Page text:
Developmental awards provide pilot funding to foster new collaborative studies in any one of the scientific program areas of the UC Davis Comprehensive Cancer Center:

Proposals that are "inter-programmatic" are also suitable. While not a requirement, applicants should carefully consider utilization of one or more of the Cancer Center's shared resources. If you have questions about your proposal's relevance to basic science programs or about appropriate use of shared resources, you are strongly urged to contact program leaders and/or shared resource directors and staff.

Funding

Funds for this program are provided intramurally by the UC Davis Comprehensive Cancer Center using its Cancer Center Support Grant (P30) and, internal research accounts. The number of awards vary from year to year based on availability of funds. Award decisions are made intramurally by cancer center senior leadership. Because awards are intramural they are not processed through Sponsored Programs at the School of Medicine or through the Office of Research.

Eligibility

Any UC Davis Comprehensive Cancer Center member or pending member of the cancer center is welcome to apply.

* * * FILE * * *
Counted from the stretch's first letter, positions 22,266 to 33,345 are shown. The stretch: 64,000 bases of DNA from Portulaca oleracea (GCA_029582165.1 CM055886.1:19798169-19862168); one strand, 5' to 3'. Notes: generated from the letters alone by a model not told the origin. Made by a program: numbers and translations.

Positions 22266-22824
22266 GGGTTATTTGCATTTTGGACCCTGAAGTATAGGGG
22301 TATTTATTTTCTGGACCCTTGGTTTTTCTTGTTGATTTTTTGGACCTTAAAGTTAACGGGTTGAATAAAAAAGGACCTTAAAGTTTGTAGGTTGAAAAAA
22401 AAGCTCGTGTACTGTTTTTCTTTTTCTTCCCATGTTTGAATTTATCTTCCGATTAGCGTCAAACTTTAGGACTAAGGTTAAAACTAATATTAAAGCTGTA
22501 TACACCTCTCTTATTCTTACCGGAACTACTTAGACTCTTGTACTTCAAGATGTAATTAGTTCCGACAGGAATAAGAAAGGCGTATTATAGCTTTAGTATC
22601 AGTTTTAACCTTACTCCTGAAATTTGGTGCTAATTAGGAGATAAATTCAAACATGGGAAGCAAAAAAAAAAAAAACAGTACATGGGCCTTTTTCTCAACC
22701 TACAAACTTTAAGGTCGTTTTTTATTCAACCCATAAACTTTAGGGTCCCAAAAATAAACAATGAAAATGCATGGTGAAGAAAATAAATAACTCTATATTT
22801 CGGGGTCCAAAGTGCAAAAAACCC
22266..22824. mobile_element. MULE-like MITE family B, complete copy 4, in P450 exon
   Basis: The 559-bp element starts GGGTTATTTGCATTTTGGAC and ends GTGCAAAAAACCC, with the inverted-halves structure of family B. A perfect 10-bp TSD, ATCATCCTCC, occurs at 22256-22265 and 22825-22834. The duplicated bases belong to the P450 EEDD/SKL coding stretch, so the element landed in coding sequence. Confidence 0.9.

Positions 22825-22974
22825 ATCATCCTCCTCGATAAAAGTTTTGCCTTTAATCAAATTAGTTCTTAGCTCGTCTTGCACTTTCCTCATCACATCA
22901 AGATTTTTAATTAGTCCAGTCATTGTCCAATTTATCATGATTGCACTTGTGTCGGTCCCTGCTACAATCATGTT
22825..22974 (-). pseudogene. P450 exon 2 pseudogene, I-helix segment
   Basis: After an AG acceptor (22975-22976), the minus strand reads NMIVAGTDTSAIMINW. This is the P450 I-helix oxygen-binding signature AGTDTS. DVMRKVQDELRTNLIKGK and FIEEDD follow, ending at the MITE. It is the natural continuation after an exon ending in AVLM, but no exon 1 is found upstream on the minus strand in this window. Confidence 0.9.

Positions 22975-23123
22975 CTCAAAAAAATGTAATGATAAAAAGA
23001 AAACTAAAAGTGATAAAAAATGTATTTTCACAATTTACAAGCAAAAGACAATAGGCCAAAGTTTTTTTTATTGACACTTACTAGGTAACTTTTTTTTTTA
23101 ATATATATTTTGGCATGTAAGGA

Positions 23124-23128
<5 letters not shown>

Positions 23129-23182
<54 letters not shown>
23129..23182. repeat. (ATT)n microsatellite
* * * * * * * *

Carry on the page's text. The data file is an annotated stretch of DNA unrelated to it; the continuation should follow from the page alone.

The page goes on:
Call for applications

The call for applications is generally issued in the spring with a June 1 deadline and a July 1 start date through the cancer program listserv. To be advised of forthcoming calls, please send an email to hs-cancer.research@ucdavis.edu with "Please add me to the cancer center email list" in the subject line to be added to the Cancer Program mailing list. The application and instructions are attached to the call. Proposals are submitted electronically (via email) as a pdf attachment to hs-cancer.research@ucdavis.edu. Awardees are required to sign an award acceptance form that includes commitment to mandatory progress reports for up to 5 years post award, and acknowledgement of the cancer center support grant (NCI P30CA093373) on all publications and grants that result from the funding.

Review criteria

Proposals that are favorably reviewed will have the following characteristics in addition to excellent to outstanding scientific merit:

  • clear relevance to one or more cancer center scientific programs
  • utilization of one or more of the center's shared resources, if appropriate
  • collaborations among two or more cancer center members
  • the anticipated results are likely to lead to peer-reviewed scientific publications and significant, peer-reviewed extramural funding
  • the proposed budget and project period are realistic and appropriate

Note:  At the discretion of the cancer center director, certain calls for Developmental Award applications may focus on a particular topic to promote an area of research and/or may be a partnership with another center in the latter circumstance, the review panel will be multi-center.

To be advised of forthcoming calls, please send an email to hs-cancer.research@ucdavis.edu with "Please add me to the cancer center email list" in the subject line to be added to the Cancer Program mailing list.